Politics /

Texas Passes Legislation Requiring Ten Commandments To Be Displayed In Every Classroom

The bill's sponsor says the Ten Commandments are part of American Tradition

Texas officials have passed a bill requiring that the Bible’s Ten Commandments be displayed in every public school classroom.

Under SB 1515, which just passed the Senate by a 17 – 12 vote, every public elementary or secondary school must prominently display “a durable copy or framed copy of the Ten Commandments” that is at least 16 inches wide and 20 inches tall.

The display must also be legible to a person with average vision from anywhere in the classroom.

The bill’s sponsor, State Sen. Phil King, said during a committee hearing on the bill that the Ten Commandments are part of American heritage and that it is time to bring them back into U.S. schools.

“[The bill] will remind students all across Texas of the importance of the fundamental foundation of America,” he said during the hearing.

King added that the legislation “prescribes the exact same language for the Ten Commandments which is on our own Capital grounds, and which has been approved by the Texas and U.S. Supreme Courts.”

He added: “And also, if you go to the U.S. Supreme Court, you’ll also notice when you walk in — as an establishment of its role in law and liberty — the Ten Commandments is posted above the Justices and all the doors. This is American tradition. If schools in Texas do not have it in their funding to do that, they can accept private dollars for this.”

Under the proposed legislation, any classroom that does not display the Ten Commandments will be required to accept any offer of a privately donated poster or framed copy that meets the display requirements.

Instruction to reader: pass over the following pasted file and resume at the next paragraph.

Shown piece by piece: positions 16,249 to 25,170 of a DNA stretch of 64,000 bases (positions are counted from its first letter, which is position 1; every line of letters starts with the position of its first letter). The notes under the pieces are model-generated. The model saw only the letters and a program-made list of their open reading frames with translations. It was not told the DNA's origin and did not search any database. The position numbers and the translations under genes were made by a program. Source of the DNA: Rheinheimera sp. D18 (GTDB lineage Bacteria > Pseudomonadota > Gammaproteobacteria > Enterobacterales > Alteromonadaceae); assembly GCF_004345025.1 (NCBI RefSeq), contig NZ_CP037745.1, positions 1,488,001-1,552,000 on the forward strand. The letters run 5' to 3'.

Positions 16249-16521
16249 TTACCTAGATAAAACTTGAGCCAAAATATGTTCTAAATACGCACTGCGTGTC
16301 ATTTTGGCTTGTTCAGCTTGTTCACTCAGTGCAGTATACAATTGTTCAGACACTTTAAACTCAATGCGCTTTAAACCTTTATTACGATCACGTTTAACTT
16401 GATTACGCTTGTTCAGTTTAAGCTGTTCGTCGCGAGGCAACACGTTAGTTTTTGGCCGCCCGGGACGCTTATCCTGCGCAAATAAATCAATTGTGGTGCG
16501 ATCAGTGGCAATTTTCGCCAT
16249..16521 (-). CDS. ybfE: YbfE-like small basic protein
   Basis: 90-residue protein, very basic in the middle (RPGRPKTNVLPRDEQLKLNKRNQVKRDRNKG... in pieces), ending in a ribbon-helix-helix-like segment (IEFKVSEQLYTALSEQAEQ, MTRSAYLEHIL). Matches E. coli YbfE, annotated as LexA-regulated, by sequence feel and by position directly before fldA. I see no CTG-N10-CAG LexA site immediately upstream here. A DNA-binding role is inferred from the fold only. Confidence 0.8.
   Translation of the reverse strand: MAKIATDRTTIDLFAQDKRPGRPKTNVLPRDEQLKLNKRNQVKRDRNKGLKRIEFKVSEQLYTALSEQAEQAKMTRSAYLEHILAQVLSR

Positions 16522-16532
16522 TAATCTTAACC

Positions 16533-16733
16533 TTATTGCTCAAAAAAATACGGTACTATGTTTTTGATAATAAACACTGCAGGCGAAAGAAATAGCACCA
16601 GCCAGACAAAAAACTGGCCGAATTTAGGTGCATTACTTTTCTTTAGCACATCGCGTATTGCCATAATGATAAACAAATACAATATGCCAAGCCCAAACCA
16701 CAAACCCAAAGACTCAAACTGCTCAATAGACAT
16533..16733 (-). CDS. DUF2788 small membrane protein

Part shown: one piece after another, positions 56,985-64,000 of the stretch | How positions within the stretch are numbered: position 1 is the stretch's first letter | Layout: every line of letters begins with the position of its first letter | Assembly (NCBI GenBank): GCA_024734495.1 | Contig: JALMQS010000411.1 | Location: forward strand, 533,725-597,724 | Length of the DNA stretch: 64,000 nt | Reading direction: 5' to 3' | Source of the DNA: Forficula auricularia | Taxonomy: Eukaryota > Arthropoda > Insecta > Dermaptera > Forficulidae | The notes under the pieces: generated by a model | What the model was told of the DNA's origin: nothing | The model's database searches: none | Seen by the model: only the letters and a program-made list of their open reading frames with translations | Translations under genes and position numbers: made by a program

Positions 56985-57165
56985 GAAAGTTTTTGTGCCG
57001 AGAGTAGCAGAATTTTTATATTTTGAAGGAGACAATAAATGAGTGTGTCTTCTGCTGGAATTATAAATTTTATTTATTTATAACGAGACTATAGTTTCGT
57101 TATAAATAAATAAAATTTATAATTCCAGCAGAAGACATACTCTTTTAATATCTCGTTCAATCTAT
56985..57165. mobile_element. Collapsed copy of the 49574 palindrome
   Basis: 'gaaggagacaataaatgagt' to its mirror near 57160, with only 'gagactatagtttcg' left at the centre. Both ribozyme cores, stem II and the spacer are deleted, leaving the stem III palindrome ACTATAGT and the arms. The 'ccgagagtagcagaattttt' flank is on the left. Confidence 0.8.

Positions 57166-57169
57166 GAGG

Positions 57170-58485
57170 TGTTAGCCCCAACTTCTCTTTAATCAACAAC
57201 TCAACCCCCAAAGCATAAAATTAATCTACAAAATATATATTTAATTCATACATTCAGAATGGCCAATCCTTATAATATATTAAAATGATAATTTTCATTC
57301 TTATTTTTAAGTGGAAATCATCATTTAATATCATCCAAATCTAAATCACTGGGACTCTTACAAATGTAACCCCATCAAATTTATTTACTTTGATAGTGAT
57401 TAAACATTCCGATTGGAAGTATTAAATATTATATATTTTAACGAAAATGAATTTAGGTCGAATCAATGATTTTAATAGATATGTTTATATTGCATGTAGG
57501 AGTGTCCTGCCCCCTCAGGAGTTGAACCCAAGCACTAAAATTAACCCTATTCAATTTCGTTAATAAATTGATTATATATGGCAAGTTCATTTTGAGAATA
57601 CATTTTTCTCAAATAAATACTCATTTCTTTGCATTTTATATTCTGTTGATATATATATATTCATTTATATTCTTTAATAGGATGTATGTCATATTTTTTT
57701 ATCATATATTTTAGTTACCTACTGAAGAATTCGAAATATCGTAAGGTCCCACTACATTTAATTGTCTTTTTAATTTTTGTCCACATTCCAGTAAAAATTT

Reaction to the bill’s passage was mixed, with conservatives hailing the vote as a victory and progressives framing the issue as religious indoctrination.

Twitter user Gunther Eagleman celebrated the legislation, writing, “The Texas Senate has approved a bill that requires all public schools to display the Ten Commandments in all classrooms…Another win for Texas!!”

Progressive journalist Ed Krassenstein taunted Republicans, making a comparison to recent conservative complaints about grooming and indoctrination in schools.

“Talk about ‘grooming our kids,’ and ‘parental rights!’ What if there are Muslim children or Hindu children in these schools and their parents want the Bhagavad Gita or the Qur’an displayed in every classroom? What if they don’t want their kids seeing the Ten Commandments every day?” he wrote on Twitter. “What ever happened to separation of church and state? Stop forcing religious beliefs down the throats of our kids! This seems to go against everything covered in our Constitution.”

The Ten Commandments legislation will head to the Texas house for consideration. If approved and signed into law by Gov. Greg Abbott, the law would take effect for the 2023-24 school year.

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